Following (*59*), we calculate the orbital-limited at various applied strains in the semiclassical approximation. The full expression is given in (*45*); an abbreviated form is : 〈 … 〉 is a Fermi surface average, ψ(**k**) ∝ Δ(**k**), μ is a band index, and is a velocity derived from the Fermi velocity. The results support the qualitative arguments made above and are shown in Fig. 8. For *p*_{y} order, the shift of the gap onto the α and β sheets causes a decrease in , because these sheets have lower DOS than the γ sheet. In contrast, the increased DOS around the Van Hove point causes of order to increase toward the VHS. The actual may be enhanced over the weak-coupling results by strengthened many-body effects toward the VHS; however, the results emphasize a strong quantitative disparity between for even- and odd-parity order parameters.

We note that if unstrained Sr_{2}RuO_{4} has *p*_{x} ± *ip*_{y} order at nonzero strain, the low-*T* order is likely still to be chiral, but with different amplitudes of the *p*_{x} and *p*_{y} components. In Fig. 8, the goal is to determine the expected trend in for odd-parity order by comparing the same irreducible representation, *p*_{x} or *p*_{y}, at different strains. If the order is actually *ap*_{x} ± *ibp*_{y}, with *a* ≠ *b*, *H*_{c2∥c} will generally be higher, but a similar trend in is expected.

Although heat capacity data suggest *J*/*U* ~0.06 or ~0.08, we also considered *J*/*U* over a wider range, from 0 to 0.3. The essential qualitative features presented here for *J*/*U* = 0.06, the peak in *T*_{c} at the Lifshitz transition for both even- and odd-parity order, and the enhancement (suppression) of for even (odd) parity are found to occur across this range. Results for *J*/*U* = 0.08, 0, and 0.25 are shown in (*45*).

## DISCUSSION

One long-standing puzzle in the physics of Sr_{2}RuO_{4} has been the origin of the so-called 3-K phase, which is *T*_{c} ~ 3 K superconductivity observed in eutectic crystals containing inclusions of Ru metal in a matrix of Sr_{2}RuO_{4} (*60*). It has been established that this higher *T*_{c} superconductivity has a low volume fraction (*60*, *61*), showing that it occurs at the inclusions rather than the bulk, and further that it occurs on the Sr_{2}RuO_{4} side of Ru-Sr_{2}RuO_{4} interfaces (*62*). Although full proof would require observation of the strain field around Ru inclusions, it now seems very likely that local internal strain is the origin of the 3-K phase. The upper critical fields of the 3-K phase have been obtained through measurement of resistivity along extended inclusions and were found to be ~1 T for *c*-axis and ~3.5 T for in-plane fields (*63*). The similarity of these fields with the critical fields of bulk *T*_{c} = 3.4 K Sr_{2}RuO_{4} further supports the hypothesis that the 3-K phase is a local strain effect, although it is also possible that the observed 3-K phase critical fields are enhanced by the 2D geometry of interface superconductivity (*63*, *64*).

Three-band models in (*54*, *65*), in addition to the calculations presented here, identify the proximity of the γ sheet to a VHS as an important factor in the superconductivity of Sr_{2}RuO_{4}. Parallel to this work, calculations in (*66*, *67*) have found increasing *T*_{c}, at least initially, on tuning toward the VHS with strain. That the peak in *T*_{c} occurs at a similar strain to ε_{VHS} determined from DFT calculations suggests that it coincides with the Lifshitz transition. However, an alternative possibility is that *T*_{c} of an odd-parity order initially increases, because of the increase in DOS induced by compression, but then decreases as frustration at the Van Hove point becomes more important. This is not the behavior indicated by our calculations, where *T*_{c} of *p*_{y} order peaks at ε_{VHS}, but may still be considered a qualitative possibility. A further possibility, from (*67*), is that compression stabilizes competing spin-density wave order that cuts off the superconductivity before ε_{VHS}.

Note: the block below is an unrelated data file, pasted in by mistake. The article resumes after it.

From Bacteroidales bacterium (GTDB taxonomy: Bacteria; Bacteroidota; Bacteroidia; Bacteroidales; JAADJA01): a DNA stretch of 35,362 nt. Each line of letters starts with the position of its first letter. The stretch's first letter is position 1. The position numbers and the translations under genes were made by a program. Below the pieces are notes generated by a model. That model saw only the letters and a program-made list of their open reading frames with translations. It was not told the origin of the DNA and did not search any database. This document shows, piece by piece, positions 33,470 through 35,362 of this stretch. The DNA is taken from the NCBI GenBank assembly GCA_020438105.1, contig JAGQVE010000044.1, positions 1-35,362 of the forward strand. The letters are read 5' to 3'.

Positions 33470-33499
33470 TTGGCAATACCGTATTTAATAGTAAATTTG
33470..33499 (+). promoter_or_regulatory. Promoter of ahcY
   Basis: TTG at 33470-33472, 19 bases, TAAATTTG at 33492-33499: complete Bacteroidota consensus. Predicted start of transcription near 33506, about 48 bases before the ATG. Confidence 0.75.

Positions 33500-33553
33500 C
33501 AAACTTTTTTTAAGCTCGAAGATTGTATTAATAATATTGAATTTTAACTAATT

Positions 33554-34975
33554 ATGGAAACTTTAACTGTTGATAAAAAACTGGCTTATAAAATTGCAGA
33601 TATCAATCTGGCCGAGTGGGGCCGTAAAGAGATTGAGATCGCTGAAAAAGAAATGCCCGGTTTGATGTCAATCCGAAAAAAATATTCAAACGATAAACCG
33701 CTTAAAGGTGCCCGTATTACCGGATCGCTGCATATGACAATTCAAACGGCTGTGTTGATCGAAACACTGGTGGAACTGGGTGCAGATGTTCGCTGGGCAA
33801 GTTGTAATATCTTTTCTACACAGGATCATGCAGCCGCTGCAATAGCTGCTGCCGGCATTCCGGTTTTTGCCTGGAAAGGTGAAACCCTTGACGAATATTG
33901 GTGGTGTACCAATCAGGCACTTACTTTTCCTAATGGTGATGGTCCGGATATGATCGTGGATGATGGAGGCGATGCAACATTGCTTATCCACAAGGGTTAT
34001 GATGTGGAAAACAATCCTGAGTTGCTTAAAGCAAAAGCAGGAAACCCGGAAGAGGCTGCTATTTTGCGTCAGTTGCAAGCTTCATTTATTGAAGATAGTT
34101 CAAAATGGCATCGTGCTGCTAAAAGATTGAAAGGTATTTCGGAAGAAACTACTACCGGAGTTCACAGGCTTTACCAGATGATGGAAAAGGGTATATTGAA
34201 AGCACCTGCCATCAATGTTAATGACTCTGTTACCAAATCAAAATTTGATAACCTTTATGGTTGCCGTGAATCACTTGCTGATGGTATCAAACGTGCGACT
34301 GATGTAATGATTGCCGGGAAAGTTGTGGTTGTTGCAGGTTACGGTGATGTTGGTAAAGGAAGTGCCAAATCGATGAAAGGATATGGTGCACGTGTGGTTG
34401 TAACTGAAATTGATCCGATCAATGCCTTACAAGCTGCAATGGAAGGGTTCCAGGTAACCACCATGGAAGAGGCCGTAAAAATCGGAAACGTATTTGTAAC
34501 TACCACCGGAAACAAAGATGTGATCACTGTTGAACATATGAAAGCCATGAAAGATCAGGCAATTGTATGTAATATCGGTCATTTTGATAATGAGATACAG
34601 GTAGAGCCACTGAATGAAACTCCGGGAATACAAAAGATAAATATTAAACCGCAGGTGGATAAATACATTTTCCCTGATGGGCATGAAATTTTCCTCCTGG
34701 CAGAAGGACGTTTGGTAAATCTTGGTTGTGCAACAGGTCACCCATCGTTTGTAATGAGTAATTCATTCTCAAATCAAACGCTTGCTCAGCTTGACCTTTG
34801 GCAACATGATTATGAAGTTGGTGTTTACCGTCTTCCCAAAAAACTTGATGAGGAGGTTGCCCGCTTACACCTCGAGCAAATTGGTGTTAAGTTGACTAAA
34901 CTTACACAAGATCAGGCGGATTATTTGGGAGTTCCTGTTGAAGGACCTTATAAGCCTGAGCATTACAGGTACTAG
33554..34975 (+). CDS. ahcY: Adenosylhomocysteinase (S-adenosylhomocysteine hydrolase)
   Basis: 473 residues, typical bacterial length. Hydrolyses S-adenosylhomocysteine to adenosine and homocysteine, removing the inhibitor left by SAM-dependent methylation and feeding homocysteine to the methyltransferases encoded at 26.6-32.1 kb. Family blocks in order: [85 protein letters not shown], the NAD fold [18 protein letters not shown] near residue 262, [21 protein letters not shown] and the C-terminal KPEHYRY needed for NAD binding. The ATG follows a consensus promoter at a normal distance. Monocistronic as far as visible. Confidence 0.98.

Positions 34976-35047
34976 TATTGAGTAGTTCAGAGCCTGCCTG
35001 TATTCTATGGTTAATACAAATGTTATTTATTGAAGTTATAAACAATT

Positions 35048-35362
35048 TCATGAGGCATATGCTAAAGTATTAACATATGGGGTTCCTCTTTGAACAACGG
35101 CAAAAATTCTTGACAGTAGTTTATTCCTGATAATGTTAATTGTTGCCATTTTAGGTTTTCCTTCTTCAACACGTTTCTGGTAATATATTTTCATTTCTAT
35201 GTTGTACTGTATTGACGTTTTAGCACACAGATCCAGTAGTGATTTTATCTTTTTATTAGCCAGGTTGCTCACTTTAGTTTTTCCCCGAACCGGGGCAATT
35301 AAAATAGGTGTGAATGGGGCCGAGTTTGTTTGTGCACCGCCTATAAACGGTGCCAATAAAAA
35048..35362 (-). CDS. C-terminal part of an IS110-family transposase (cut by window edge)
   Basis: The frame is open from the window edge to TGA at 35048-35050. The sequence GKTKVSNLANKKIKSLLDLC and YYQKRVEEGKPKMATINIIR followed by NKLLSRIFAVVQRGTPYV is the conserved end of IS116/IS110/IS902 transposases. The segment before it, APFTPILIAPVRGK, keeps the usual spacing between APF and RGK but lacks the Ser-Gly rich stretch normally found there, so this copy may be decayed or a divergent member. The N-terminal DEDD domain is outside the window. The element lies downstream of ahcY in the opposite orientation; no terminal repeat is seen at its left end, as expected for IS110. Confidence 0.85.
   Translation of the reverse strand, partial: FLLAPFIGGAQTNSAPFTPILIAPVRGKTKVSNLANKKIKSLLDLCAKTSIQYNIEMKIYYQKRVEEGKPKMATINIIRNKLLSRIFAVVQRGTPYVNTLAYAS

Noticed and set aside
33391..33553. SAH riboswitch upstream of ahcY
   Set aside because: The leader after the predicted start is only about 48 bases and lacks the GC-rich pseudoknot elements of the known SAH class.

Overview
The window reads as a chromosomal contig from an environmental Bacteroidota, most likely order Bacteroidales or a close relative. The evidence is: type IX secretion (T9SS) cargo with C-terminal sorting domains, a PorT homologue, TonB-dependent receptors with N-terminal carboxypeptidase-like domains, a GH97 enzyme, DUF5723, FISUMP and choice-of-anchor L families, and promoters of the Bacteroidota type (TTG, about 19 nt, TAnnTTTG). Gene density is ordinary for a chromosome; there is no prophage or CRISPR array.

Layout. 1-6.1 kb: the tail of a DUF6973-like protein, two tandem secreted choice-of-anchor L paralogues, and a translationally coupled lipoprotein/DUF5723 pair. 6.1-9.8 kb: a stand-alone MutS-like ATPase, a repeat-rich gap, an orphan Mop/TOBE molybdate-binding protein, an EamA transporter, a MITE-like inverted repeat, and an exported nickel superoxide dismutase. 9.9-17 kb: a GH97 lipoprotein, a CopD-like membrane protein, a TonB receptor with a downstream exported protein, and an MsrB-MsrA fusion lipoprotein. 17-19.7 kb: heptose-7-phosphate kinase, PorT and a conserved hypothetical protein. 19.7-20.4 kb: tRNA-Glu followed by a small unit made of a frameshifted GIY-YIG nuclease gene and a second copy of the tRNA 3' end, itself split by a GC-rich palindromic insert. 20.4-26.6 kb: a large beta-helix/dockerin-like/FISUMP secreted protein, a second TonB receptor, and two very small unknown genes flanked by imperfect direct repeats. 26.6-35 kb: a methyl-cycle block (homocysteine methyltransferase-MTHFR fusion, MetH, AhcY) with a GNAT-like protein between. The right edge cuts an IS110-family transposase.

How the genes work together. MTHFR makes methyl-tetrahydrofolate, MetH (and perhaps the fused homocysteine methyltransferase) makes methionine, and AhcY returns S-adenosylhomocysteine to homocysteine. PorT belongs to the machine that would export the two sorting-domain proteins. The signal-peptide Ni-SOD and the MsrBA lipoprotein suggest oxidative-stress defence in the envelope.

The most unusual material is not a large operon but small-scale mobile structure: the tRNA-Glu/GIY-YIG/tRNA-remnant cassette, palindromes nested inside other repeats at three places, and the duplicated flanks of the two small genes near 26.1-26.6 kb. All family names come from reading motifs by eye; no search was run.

Evidence that the *T*_{c} peak and Lifshitz transition do coincide comes from preliminary transport data. In the normal state, inelastic scattering is generally expected to scale with the Fermi level DOS, so at nonzero temperature, a peak in the resistivity at the Lifshitz transition is expected. The resistivity *ρ*_{xx} at 4.5 K, above the highest *T*_{c}, peaks in the vicinity of the *T*_{c} peak (fig. S3). At higher strains, it falls rapidly to below its zero-strain value. The calculated Fermi surface DOS (Fig. 1C) similarly drops to below its zero-strain value beyond ε_{VHS}. The resistivity does not show the sharp increase generically expected with transitions into phases involving a gap. Further experiments are needed to determine the precise behavior of the normal-state resistivity across the *T*_{c} peak.

Although important, the issue of whether the peak in *T*_{c} coincides with the Lifshitz point does not strongly affect the main conclusions that we draw here, because the substance of the comparison of the critical fields of *T*_{c} = 3.4 K and unstrained Sr_{2}RuO_{4} stands regardless. The weak-coupling calculations yield strongly divergent trends for for even- and odd-parity order at all intermediate strains, not only at the VHS, and because this is a result of frustration of odd-parity order in the vicinity of the Van Hove point, it is unlikely to be strongly model-dependent. Also, the arguments for Pauli limiting of *H*_{c2∥a}(*T* → 0) are unaffected by whether the peak is at the Lifshitz transition. The critical field comparisons raise the possibility that the *T*_{c} = 3.4 K superconductivity has an even-parity, spin-singlet order parameter. It is difficult to understand in a naive analysis how the critical field anisotropy γ_{s} could be only ≈3 without Pauli limiting of *H*_{c2∥a}. However, most current theories of Sr_{2}RuO_{4} are 2D and make no predictions for γ_{s}; we believe that our observations provide strong motivation for extending realistic three-band calculations into the third dimension.